Behaviorism does work, as you actually pointed out. If you can train it (via parenting, education), then that by definition validates behaviorism. That also means you can untrain it as well. Incentives are just one of many types of reinforcement, and should not be the only type used. Enjoy your strawberries ;)
Ironic, since Google’s own data analysis shows that technical competence was actually dead last in terms of factors that predict employee success (soft skills like how good you are at coaching were tops). More on this in a future post.
Thanks for sharing, and I find it dismaying how many people I’ve heard from have said the same thing: that it’s incredibly hard to find any organization that practices this fully. I do believe they exist, albeit are rare, and need good people like you to lead and manage by these principles.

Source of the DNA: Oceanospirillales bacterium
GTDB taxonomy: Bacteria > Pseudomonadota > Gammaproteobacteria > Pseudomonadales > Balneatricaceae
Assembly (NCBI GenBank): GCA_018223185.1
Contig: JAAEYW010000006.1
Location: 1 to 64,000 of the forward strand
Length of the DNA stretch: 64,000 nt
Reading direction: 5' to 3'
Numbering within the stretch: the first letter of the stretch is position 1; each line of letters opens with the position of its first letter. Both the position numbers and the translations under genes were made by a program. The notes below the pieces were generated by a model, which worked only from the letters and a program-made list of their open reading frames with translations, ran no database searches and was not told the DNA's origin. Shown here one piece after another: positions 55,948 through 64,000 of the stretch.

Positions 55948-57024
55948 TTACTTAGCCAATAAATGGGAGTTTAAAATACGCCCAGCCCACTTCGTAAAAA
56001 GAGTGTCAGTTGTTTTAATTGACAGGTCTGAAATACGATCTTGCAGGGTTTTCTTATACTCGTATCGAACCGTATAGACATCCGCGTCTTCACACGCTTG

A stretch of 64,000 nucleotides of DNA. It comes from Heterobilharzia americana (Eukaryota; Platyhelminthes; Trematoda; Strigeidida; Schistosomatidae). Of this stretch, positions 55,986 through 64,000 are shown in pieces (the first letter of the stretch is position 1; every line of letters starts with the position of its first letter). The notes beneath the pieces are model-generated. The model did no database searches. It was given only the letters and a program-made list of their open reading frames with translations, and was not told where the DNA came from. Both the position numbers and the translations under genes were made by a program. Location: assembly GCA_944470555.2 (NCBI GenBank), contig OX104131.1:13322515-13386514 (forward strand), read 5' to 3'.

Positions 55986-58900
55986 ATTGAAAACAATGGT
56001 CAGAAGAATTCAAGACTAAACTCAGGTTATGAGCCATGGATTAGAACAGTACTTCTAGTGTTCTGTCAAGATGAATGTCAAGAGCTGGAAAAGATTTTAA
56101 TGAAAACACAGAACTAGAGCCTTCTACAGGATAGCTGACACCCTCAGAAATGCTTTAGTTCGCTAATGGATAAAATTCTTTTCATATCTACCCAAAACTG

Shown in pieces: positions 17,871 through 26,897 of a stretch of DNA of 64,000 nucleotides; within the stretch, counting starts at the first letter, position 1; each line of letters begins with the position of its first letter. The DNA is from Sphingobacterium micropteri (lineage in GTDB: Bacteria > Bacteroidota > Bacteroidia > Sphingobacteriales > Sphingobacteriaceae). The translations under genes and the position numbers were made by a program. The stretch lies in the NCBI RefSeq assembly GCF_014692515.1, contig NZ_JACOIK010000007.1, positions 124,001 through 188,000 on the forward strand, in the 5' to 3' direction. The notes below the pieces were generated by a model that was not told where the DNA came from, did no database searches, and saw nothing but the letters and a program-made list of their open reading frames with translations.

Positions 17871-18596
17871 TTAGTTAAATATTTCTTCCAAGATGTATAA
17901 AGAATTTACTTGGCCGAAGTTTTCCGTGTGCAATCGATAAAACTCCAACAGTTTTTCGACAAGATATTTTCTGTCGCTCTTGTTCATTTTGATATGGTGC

Agreed since they’re often not as self-promotional as assholes. I’ve actually fond that performance reviews can identify those “diamonds in the rough”. One the kindest and most competent engineering managers I’ve known had perfect 5.0/5.0 peer and direct report ratings, and you wouldn’t have known it as obviously without seeing them.
Love the “culture is a long-term play” line, I think that’s part of the reason it’s so lacking. Most startups/small business always feel like they’re in survival mode and don’t invest appropriately in their own futures.
This is definitely tricky, and I do believe in the concept of “change management”, as rapid/sudden changes can sometimes be destabilizing, though others times its necessary to rip the band-aid off all at once (e.g. we’ll see how the case with the house of Saud turns out). I’ve found it matters a lot how you do it — with clear communication, treating…
In the performance reviews we designed, employees were rated 360° by their managers, peers, and direct reports on specific questions that essentially provided a “clear and actual definition of such parameters” according to that organization’s values and department’s performance standards.
Exactly, values need to be operationalized. That’s why I do think they need to be part of the performance management process, but also need to be reinforced on a daily/informal basis as well through ‘kaizen’ methods.